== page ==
In 1960, Bud and long time friend, Jack Smith, ran a maroon #47 Pontiac for the season. The combination of a good driver and an experienced mechanic resulted in three victories for the 1960 season – A 1959 win (1st official of the 1960 season) at the Charlotte Fairgrounds, a Daytona qualifying race and the Firecracker 250 on July 4th in Daytona. Jack also had good shots at both Charlotte, for the first World 600, and the first Atlanta Dixie 500. In the 600 miler, the longest stock car race, Jack led a majority of the laps around the mile and a half track until radiator damage sidelined him, but still got a top ten. In Atlanta, Jack was honored with being the first driver to ‘test’ the track, months before the actual race. During the race, he also led many laps, but finished 3rd behind Fireball Roberts and Cotton Owens. For Bud Moore and from a car chief’s perspective, it was a good year.
In 1961, Bud went out on a limb and built a real race shop outside of Spartanburg. He hired former motorcycle racer, ‘Little Joe’ Weatherly and the team won its first race in its debut at Daytona in a qualifying race. Joe was in a Pontiac #8. Weatherly drove most of the season and won 8 races. Wanting more success, Moore occasionally entered a second car, #18, with drivers that season such as his longtime friend, Cotton Owens, Tommie Irwin, Fireball Roberts, and Bob Welborn.
For 1962, Little Joe was back in the car and he won 5 races along with the Grand National Championship. In ’63, while only running a little over half the season, he only won three races, but still had enough points to earn the 1963 Grand National Championship. For Bud, two championships in only three years was quite an amazing feat, and for Weatherly, he was only the 4th driver to win consecutive championships in NASCAR history. In 1964, Weatherly, returning as the defending champion, drove the opening race of the 1964 season. At the time, the first race was held at Riverside California, a tricky and treacherous road course. Going into the 6th turn, he lost control of his Mercury Marauder, and of course, this was before window safety nets. His head slid out the window and struck the retaining wall, killing him instantly. Bud Moore had lost a friend and his top racer. He immediately retired his #8. When he arrived back in Spartanburg, he switched to #1 and hired the previous year’s rookie of the year, Billy Wade. For 64′, he won four consecutive races and finished fourth in the points. Darel Dieringer, Bobby Johns, and Johnny Rutherford also saw the steering wheel several times throughout the season.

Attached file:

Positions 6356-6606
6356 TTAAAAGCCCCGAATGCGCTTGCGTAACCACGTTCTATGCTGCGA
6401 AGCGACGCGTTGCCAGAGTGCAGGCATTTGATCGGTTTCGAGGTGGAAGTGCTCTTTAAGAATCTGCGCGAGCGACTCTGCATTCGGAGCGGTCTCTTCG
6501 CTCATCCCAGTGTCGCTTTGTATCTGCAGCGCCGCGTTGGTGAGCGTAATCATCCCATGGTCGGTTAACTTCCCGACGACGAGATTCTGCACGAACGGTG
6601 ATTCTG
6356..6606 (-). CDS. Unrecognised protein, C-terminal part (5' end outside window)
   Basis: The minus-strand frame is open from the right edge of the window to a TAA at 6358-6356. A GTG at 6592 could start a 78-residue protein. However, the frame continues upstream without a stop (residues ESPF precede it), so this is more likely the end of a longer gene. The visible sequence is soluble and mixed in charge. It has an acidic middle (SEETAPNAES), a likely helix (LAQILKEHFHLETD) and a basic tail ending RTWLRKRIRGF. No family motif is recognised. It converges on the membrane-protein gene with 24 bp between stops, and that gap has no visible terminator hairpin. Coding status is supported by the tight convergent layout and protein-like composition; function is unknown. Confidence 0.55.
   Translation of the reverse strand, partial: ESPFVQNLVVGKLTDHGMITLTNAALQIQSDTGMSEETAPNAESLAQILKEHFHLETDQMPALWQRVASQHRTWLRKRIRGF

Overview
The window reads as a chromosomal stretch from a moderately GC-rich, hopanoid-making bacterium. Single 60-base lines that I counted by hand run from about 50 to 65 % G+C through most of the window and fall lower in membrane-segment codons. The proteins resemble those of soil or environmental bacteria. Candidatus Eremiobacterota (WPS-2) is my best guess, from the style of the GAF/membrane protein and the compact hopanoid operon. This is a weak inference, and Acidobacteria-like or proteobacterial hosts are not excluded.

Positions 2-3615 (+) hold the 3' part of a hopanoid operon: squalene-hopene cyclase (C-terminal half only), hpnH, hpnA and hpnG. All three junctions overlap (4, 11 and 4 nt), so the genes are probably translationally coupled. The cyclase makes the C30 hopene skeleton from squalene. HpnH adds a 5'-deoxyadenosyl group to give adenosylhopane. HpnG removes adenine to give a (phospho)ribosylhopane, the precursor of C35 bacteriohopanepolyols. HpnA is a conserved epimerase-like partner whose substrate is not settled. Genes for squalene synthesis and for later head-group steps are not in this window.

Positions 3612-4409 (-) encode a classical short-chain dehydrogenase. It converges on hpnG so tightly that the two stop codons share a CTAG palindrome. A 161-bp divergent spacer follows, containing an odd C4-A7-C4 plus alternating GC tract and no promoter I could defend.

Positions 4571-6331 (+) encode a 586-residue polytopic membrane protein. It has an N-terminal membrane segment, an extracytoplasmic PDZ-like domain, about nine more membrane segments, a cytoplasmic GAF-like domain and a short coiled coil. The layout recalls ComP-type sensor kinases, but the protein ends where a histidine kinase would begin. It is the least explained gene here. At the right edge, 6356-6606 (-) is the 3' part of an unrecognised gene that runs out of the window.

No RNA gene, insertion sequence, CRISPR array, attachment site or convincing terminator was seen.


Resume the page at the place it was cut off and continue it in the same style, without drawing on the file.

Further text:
Tragically, again at the first of the season, but one year later, head driver, Billy Wade, participating in a tire test at Daytona, was killed in a crash. Again, Bud Moore retired the #1, and switched to #15, and #16 with drivers Darel Dieringer and Earl Balmer. Darel earned one win which placed him 3rd in the points. Earl on the other hand, had just 3 top five finishes. The next year, Moore cut back to just Darel’s car and ran a limited schedule, followed with two more victories. At the end of 1966, Dieringer left the team and Bud hired several drivers to take his car on the track, such as Tiny Lund, Bobby Allison, Gordon Johncock, Sam McQuagg, Cale Yarborough and LeeRoy Yarbrough, most of which earned at least one top 10 in the following season.
Between 1969 and 1972, Moore left NASCAR and went Trans-Am racing. He experimented with these cars in 1968 with Tiny Lund and the NASCAR Grand Touring Series. In 18 starts, the duo won 11 of them. In the Trans-Am series, he won 3 races out of 12 starts with drivers Parnelli Jones and George Follmer. The next season, the same two drivers won 6 races in 11 starts.
In 1972, long time friend, David Pearson drove Bud’s car to a 26th place finish at Riverside. The next week, Pearson found employment with the Wood Brothers whom he drove for until 1979. LeeRoy Yarbrough, Dick Brooks, and Donnie Allison all drove the #15 that season. For ’73, Bobby Isaac took over full time driving duties for the #15 until Talladega that year when he radioed to Bud that he was “quitting”. He pulled in, climbed out and retired on the spot. His reason was that ‘voices told him to get off the track”. After all, the largest track in NASCAR had been built on ancient Indian burial grounds. Bud took on a near unknown rookie at the time, Darrell Waltrip, who in his first race in the 15, had a top 10 finish at Darlington, one of the toughest tracks on the circuit.